Non-isotropic noise correlation in PET data reconstructed by FBP but not by OSEM demonstrated using auto-correlation function
2005 (English)In: Bio Medical Central (BMC): Medical Imaging, Vol. 5, no 3Article in journal (Refereed) Published
BACKGROUND: Positron emission tomography (PET) is a powerful imaging technique with the potential of obtaining functional or biochemical information by measuring distribution and kinetics of radiolabelled molecules in a biological system, both in vitro and in vivo. PET images can be used directly or after kinetic modelling to extract quantitative values of a desired physiological, biochemical or pharmacological entity. Because such images are generally noisy, it is essential to understand how noise affects the derived quantitative values. A pre-requisite for this understanding is that the properties of noise such as variance (magnitude) and texture (correlation) are known. METHODS: In this paper we explored the pattern of noise correlation in experimentally generated PET images, with emphasis on the angular dependence of correlation, using the autocorrelation function (ACF). Experimental PET data were acquired in 2D and 3D acquisition mode and reconstructed by analytical filtered back projection (FBP) and iterative ordered subsets expectation maximisation (OSEM) methods. The 3D data was rebinned to a 2D dataset using FOurier REbinning (FORE) followed by 2D reconstruction using either FBP or OSEM. In synthetic images we compared the ACF results with those from covariance matrix. The results were illustrated as 1D profiles and also visualized as 2D ACF images. RESULTS: We found that the autocorrelation images from PET data obtained after FBP were not fully rotationally symmetric or isotropic if the object deviated from a uniform cylindrical radioactivity distribution. In contrast, similar autocorrelation images obtained after OSEM reconstruction were isotropic even when the phantom was not circular. Simulations indicated that the noise autocorrelation is non-isotropic in images created by FBP when the level of noise in projections is angularly variable. Comparison between 1D cross profiles on autocorrelation images obtained by FBP reconstruction and covariance matrices produced almost identical results in a simulation study. CONCLUSION: With asymmetric radioactivity distribution in PET, reconstruction using FBP, in contrast to OSEM, generates images in which the noise correlation is non-isotropic when the noise magnitude is angular dependent, such as in objects with asymmetric radioactivity distribution. In this respect, iterative reconstruction is superior since it creates isotropic noise correlations in the images.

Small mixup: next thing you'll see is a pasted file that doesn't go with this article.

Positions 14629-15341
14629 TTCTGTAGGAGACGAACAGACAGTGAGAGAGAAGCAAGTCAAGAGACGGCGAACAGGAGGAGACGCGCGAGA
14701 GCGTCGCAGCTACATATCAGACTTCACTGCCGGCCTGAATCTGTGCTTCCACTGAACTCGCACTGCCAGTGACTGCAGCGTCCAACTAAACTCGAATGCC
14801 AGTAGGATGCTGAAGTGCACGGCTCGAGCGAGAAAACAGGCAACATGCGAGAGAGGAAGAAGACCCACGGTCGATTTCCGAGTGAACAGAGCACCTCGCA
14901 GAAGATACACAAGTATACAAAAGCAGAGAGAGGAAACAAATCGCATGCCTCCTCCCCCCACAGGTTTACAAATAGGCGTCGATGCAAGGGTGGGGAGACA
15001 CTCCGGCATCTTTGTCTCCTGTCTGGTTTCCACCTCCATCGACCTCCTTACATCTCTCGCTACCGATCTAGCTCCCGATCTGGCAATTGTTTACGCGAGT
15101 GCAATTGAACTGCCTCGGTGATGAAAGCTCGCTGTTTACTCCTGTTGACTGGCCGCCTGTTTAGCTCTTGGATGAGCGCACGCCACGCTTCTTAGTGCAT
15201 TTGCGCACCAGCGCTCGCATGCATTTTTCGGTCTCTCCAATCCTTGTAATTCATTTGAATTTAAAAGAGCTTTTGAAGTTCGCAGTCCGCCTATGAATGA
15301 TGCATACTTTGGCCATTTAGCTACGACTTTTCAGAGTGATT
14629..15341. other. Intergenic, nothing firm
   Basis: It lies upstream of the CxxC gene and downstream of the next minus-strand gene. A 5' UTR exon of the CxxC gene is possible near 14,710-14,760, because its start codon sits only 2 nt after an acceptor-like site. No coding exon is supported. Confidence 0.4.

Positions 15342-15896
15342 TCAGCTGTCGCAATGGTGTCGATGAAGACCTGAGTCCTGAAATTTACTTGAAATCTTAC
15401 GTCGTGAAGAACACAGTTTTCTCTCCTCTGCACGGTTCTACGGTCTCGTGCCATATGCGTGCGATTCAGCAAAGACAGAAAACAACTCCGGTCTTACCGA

Place, publisher, year, edition, pages
2005. Vol. 5, no 3
Computer Vision and Robotics (Autonomous Systems)
IdentifiersURN: urn:nbn:se:uu:diva-74268DOI: doi:10.1186/1471-2342-5-3OAI: oai:DiVA.org:uu-74268DiVA: diva2:102178